I’m posting my collage here so I can pin it on Pinterest. (I’m not a very practiced Pinterest user, and didn’t figure out a way to upload something directly until I had already written this post.)
It’s called “Purple Steele Landscape.” I made it on Saturday (November 22, 2014) from pieces of Sara Steele’s 2005 Desk Calendar (crediting her here for use of her copyrighted work).
The shape of the landscape–and the idea of doing a layered landscape at all–came from the undulating line of the text of the index of the calendar. This might become a diptych, as the index was in two columns. I’m also wishing that I had textured up the purple background-paper more before I started gluing–crumpled it, or painted it. Maybe it’ll grown on me. We’ll see.
I just read an article about why Ebola containment has been so difficult. It’s a complex problem, certainly. There is misinformation to be overcome. There are funeral practices to be accounted for. There is equipment and training to be deployed, community health workers to teach, public health measures to be taken, an already-fragile health system to be shored up. And there is fear. But there is also something so fundamental to my professional life that it makes me weep.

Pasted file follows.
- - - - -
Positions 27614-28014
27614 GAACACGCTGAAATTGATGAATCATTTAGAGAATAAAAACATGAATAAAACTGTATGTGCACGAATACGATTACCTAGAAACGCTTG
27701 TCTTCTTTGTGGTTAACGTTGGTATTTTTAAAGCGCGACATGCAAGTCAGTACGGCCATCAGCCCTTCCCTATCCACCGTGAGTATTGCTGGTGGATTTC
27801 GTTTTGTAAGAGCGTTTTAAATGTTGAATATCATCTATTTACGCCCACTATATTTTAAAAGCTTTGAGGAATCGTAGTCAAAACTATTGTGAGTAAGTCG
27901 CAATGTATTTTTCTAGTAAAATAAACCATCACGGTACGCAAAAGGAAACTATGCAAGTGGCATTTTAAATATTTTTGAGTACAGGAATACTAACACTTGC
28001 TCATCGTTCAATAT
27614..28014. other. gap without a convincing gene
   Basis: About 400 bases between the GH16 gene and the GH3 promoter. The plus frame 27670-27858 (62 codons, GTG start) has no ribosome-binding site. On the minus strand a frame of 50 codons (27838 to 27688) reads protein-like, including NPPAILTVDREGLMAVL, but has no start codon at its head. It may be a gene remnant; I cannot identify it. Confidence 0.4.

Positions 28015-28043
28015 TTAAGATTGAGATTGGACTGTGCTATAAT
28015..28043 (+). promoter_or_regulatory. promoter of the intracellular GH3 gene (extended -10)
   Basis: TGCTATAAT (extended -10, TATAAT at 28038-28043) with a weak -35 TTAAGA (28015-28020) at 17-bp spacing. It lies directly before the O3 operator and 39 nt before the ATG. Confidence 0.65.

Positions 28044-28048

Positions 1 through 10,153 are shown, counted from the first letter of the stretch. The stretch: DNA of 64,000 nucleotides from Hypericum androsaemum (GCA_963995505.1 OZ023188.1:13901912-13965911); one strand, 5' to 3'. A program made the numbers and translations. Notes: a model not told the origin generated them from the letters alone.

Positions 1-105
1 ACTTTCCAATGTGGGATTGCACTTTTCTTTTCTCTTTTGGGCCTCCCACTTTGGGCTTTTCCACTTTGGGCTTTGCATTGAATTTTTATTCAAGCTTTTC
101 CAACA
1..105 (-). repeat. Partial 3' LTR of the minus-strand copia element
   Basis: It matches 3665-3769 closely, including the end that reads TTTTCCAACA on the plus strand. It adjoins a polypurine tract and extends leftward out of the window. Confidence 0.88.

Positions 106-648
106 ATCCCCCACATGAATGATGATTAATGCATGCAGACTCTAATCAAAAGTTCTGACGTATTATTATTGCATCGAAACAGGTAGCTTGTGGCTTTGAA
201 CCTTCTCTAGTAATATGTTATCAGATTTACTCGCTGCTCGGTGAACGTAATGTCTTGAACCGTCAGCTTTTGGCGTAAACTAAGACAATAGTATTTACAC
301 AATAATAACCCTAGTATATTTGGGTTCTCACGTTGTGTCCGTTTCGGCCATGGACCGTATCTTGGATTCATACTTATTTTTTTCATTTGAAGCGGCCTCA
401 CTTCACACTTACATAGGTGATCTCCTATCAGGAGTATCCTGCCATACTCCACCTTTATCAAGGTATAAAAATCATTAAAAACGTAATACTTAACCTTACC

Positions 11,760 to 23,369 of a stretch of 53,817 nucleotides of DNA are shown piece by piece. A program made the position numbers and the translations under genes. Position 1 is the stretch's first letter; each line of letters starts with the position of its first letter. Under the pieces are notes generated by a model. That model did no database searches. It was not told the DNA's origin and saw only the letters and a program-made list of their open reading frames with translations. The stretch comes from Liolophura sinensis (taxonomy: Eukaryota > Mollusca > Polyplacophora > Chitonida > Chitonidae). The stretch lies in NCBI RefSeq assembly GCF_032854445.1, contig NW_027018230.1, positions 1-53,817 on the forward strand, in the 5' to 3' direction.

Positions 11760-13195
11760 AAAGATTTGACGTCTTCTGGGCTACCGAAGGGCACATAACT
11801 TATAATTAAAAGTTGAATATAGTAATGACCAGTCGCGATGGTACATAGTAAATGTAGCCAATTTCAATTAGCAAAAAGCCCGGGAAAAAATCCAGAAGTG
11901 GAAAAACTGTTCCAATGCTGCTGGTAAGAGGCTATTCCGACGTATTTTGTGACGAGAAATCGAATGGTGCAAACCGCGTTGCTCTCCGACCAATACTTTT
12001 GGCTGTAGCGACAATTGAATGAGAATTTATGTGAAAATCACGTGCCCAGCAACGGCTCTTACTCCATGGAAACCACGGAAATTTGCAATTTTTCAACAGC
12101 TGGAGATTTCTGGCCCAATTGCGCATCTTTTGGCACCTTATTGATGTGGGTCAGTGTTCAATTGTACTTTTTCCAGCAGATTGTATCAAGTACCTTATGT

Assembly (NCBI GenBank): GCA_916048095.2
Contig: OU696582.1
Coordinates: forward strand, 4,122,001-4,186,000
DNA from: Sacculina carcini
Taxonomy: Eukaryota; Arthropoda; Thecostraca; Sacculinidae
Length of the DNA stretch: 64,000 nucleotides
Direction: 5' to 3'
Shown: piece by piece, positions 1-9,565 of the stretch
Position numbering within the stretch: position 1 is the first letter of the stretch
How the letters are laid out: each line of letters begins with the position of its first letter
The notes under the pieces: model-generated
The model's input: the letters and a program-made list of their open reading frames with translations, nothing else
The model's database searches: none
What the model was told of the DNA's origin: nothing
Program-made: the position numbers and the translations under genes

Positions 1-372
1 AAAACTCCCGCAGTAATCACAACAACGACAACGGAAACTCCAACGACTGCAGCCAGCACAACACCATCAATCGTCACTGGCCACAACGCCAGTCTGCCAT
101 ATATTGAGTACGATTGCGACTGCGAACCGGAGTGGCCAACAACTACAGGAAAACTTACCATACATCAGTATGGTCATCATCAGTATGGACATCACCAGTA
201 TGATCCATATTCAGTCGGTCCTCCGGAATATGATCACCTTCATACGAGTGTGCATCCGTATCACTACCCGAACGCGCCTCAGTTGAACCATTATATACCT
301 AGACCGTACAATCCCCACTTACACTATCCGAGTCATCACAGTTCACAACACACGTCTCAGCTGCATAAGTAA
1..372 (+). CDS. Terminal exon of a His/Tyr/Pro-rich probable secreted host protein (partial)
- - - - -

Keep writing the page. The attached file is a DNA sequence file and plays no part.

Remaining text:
In 1997, I was working at a small law firm. The three partners had a thriving practice in telecommunications law. They also had a labyrinth of a contact management system. If a client with multiple broadcast licenses (e.g., an AM license, an FM license, and a low-power FM license) moved or changed telephone numbers, we beleaguered paralegals had to update that address in at least eight and as many as eleven different places—client lists, licensee lists, accounting lists, partners’ Rolodexes.